This list consists of things would have or liked having in the past fifteen weeks. I’m sure the further I journey through the grief the less I’ll need some of these, but I know loss happens everyday. I hope this list can potentially help other mommas navigating this journey.

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Fourteen Weeks.

Tuesday, we meet yet again. Instead of the happiness of each passing week I wanted with Jensen, I get further away from my last connection to him. I wish I could say each lessens the pain, but it doesn’t. Moving forward and processing grief is more complicated than that. His absence is so loud and the only thing I can focus on, especially on Tuesdays. I can imagine him everywhere I go, so I’ve been trying to fill the blank spaces with what reminds me of him. Continuously incorporating him so beautifully into our home and always in our hearts.

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Today I can’t keep my eyes off of his new block; his ‘J’ block. It stays in our living room, where his swing would be. I look over there and imagine him so happy and content going back and forth. Then when I’m spiraling into the darkest parts, I look
at his block. His initial means so much to me. Anthony call him Baby J as soon as we found out he was our little boy. I feel like once I got pregnant, J’s popped up everywhere. It seems fitting to keep them in our house and all around me. Even after we have his pictures hanging up, his J will always hold so much hope and happiness for me.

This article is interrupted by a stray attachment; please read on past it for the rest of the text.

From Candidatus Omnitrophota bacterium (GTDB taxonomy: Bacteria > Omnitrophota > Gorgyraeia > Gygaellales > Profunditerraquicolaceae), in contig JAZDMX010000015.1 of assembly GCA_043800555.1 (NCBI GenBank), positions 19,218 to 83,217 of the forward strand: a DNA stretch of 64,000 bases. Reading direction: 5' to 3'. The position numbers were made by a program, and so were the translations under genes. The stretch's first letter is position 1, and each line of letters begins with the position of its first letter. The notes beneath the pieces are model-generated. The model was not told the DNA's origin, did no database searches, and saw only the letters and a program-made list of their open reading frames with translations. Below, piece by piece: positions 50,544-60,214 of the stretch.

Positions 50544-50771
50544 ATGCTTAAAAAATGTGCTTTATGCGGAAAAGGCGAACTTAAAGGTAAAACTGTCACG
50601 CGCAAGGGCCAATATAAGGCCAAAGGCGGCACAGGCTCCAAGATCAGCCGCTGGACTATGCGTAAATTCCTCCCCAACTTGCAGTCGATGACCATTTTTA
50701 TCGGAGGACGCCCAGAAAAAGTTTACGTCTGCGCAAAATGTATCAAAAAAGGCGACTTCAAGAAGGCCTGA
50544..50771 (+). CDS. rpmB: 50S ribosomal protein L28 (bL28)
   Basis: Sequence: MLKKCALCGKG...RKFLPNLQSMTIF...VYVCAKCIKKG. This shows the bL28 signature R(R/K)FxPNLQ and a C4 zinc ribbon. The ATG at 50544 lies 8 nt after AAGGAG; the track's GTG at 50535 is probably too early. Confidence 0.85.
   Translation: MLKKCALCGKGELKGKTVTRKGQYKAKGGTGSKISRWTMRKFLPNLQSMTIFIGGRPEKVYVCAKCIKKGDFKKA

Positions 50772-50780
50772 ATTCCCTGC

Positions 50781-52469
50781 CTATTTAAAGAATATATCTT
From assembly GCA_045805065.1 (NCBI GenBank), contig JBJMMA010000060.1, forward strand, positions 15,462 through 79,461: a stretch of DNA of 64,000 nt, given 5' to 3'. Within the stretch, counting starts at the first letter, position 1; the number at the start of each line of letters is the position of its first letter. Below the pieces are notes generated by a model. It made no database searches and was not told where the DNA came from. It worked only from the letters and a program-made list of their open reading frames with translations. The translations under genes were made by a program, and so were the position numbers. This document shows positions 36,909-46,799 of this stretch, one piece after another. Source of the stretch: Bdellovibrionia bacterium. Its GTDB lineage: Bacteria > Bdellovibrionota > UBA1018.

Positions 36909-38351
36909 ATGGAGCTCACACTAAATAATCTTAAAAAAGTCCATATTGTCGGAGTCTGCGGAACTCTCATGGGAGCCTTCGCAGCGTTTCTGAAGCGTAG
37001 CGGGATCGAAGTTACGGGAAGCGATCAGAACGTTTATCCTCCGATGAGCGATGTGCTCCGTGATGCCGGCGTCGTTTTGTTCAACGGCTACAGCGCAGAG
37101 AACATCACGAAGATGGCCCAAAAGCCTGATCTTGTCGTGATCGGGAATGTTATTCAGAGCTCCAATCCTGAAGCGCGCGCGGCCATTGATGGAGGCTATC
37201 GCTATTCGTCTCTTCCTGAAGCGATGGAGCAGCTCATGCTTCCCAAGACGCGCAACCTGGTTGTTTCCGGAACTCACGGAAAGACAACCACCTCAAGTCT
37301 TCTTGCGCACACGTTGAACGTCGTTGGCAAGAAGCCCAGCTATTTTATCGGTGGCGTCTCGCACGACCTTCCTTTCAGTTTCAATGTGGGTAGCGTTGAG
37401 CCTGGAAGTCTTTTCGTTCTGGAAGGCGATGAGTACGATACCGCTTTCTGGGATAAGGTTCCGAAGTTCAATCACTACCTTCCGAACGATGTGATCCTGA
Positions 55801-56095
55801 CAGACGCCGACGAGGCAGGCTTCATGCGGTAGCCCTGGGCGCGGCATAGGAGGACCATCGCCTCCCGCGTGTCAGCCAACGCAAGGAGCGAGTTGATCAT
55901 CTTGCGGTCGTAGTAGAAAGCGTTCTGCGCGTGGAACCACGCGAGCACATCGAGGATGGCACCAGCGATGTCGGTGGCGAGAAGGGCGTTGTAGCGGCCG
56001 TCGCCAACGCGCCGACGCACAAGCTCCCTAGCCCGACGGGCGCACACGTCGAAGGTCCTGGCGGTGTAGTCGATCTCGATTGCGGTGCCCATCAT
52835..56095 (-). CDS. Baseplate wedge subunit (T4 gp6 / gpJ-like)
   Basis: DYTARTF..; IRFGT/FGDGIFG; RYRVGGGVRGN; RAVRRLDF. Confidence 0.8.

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“Good Thing You Didn’t Get Attached” and Six Other Things I’ve Heard.

Grief weighs so heavily on me. Most days I do not feel like getting out of bed to participate in ‘real’ life. When I actually do have the courage to go out in the world, it never fails that I head something that makes me want to run and hide in bed. This list has been weighing on me for weeks, with the last on it just recently being said to me.

This list isn’t meant to stir up trouble or make anyone weary of saying anything about Jensen to me. Believe me, I love talking about Jensen and sharing his story with others. There’s 38 weeks of his life that I proudly talk about. I have so many ultrasound pictures I’ll show you. I will talk about grief and baby loss. These are just the topics that are going on in my head every second about Jensen and the past fourteen weeks.

Good thing you didn’t get attached.

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He wasn’t a puppy. Jensen was my child. He was a sweet baby who has a family that loves him more than anything. I see the picture of his first shoes and just want to cry thinking that people didn’t think I was attached to him. Or I feel as if that he wore these shoes or I brought Jensen home with me, I would be worse off than I already am. I don’t know, I just can’t wrap my head around it. How could I not love him just because he was stillborn. He died and I’m still attached to him. I was ‘attached’ the second I saw the positive sign when I took the pregnancy test. I had 38 full weeks with Jensen and had a lifetime of, well, life planned for the both of us. Just because he died doesn’t mean he didn’t exist and my love for him just ended. He is and always will be my first-born son; I’ll always be attached to him.